And the Oscar Goes to:
Shakespeare in Love, 1998
Directed by: John Madden
Starring: Gwyneth Paltrow, Joseph Fiennes, Geoffrey Rush, Colin Firth, Ben Affleck, Judi Dench, Simon Callow, Jim Carter, Martin Clunes, Antony Sher, Imelda Staunton, Tom Wilkinson, Mark Williams
American Beauty: the film that beat Saving Private Ryan to the Best Picture award. This film is about William Shakespeare (Joseph Fiennes) and his romantic interest in Viola de Lesseps (Gwyneth Paltrow) presented in the format of a Shakespearean play. Shakespeare has been tasked to write a new play, Romeo and Ethel, the Pirate’s Daughter, but is struggling for inspiration until he meets Viola and falls in love. From there he writes, and ultimately reshapes, the play to match his relationship with Viola (in that they cannot be together due to their class), and ultimately produces Romeo and Juliet.
Presenting this film as if it were itself a Shakespearean play is brilliant. The writing perfectly captures this mixture and brilliantly adds in plenty of comedic, suspenseful, emotional and romantic lines. Another brilliant inclusion in this film is having Viola portray herself as a man in order to be in the play; it adds comedy (having Romeo being a girl and Juliet a boy), and a brilliant nod to Viola from Twelfth Night who disguised as a man to be close to Orsino.
The presentation of this film is wonderful: the bright and vivid colours match the tone of the film, and it makes a change from seeing the 16th/17th century as a gloomy time period. The film is so upbeat in its tone, even serious fights are presented in a comedic light (seeing Philip Henslow (Geoffrey Rush, The King’s Speech) look on with a bizarre expression trying to find the fight in the play is hilarious), so having all these bright colours match how wonderful this world is presented is a much-appreciated twist on the norm.
In a previous review I noted how impressive it is to have an actor be part of more than one Best Picture Oscar winning film (although that was more back-to-back winning films), this film stars, both, Geoffrey Rush and Colin Firth, two actors who both featured in The King’s Speech, the first instance, so far, of two actors working together in two Best Picture winning films.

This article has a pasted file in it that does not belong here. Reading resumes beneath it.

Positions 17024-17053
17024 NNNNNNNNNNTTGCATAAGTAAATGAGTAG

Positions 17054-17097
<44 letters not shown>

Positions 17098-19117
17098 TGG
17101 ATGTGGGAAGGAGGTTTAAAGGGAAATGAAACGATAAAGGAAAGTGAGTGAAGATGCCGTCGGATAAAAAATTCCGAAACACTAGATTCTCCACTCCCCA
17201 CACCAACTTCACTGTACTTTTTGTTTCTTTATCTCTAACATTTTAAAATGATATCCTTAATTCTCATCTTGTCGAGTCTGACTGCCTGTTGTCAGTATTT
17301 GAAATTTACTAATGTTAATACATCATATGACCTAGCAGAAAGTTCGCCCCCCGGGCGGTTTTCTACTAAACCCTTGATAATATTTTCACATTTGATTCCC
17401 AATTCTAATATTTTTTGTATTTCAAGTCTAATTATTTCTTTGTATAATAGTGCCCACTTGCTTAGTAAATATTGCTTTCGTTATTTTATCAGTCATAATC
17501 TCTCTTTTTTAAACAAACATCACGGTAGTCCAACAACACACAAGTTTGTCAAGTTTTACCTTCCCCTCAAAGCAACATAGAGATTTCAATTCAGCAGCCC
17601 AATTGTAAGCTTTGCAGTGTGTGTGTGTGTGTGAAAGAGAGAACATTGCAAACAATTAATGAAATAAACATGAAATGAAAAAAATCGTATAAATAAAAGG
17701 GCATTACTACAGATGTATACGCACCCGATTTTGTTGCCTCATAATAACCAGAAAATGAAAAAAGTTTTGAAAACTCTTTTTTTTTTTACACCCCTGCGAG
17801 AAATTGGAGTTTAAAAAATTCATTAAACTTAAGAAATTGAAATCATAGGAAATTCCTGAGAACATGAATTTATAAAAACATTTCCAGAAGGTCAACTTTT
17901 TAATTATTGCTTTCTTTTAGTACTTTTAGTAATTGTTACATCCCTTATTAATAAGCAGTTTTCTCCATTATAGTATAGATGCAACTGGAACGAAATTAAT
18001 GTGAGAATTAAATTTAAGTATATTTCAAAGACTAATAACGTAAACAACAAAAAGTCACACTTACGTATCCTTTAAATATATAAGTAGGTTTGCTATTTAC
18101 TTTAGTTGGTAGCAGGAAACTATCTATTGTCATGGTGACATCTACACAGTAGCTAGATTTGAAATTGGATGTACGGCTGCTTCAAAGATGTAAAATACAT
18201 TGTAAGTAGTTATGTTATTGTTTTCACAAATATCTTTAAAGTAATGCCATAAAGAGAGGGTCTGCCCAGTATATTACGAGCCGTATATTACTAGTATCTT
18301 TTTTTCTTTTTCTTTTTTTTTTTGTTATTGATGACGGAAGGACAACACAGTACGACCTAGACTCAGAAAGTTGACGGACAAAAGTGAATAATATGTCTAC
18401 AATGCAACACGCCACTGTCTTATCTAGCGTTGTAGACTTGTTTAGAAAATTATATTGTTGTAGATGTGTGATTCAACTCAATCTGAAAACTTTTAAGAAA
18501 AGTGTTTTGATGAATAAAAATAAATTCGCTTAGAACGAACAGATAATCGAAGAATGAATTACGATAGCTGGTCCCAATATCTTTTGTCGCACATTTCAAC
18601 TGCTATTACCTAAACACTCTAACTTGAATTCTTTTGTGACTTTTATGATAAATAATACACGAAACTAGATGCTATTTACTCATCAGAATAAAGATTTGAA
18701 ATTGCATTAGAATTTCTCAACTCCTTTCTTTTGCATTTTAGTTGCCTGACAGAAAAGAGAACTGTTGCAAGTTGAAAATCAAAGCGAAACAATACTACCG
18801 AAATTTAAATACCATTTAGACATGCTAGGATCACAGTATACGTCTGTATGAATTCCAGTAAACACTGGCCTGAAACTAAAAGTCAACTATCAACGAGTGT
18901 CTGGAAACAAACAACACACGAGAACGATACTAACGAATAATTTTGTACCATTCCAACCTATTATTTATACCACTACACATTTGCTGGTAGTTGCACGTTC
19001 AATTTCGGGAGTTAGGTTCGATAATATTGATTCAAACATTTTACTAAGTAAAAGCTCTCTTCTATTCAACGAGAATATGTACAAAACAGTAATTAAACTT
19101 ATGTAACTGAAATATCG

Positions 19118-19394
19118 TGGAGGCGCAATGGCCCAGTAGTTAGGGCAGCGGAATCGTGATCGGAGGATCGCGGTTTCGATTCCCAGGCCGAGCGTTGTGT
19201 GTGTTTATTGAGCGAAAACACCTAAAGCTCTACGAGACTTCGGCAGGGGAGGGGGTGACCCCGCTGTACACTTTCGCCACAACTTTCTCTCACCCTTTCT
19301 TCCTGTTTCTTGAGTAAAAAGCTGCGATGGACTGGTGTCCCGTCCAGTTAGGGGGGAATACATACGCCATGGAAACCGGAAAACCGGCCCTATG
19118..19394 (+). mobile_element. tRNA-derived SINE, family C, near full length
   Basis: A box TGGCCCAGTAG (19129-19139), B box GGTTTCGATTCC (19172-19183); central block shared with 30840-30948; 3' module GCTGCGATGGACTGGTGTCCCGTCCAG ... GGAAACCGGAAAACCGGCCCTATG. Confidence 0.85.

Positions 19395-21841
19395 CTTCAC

The acting in this film is very fine, with the best of the best of British actors (just look at that cast list!), but I didn’t care much for Joseph Fiennes as William Shakespeare. He acted his part very well, but, to me, he just didn’t suit the role. The Best Actor category was the only one of the four acting Oscars which didn’t feature a nominee from Shakespeare in Love (with Gwyneth Paltrow winning Best Actress, Judi Dench, Victoria & Abdul winning Best Supporting Actress and Geoffrey Rush nominated for Best Supporting Actor). While he was fine, he didn’t stand out among this cast.
Shakespeare in Love is beautiful, smart, funny and charming. It beautifully blends all that makes a Shakespearean play into a film about Shakespeare, for once placing him as a leading character in his own plays. Brilliant acting and a terrific screenplay all combine to make a wonderful film.
Plot: * * * *
Acting: * * * *
Writing: * * * * *
Presentation: * * * *
Overall Rating: * * * * ¼
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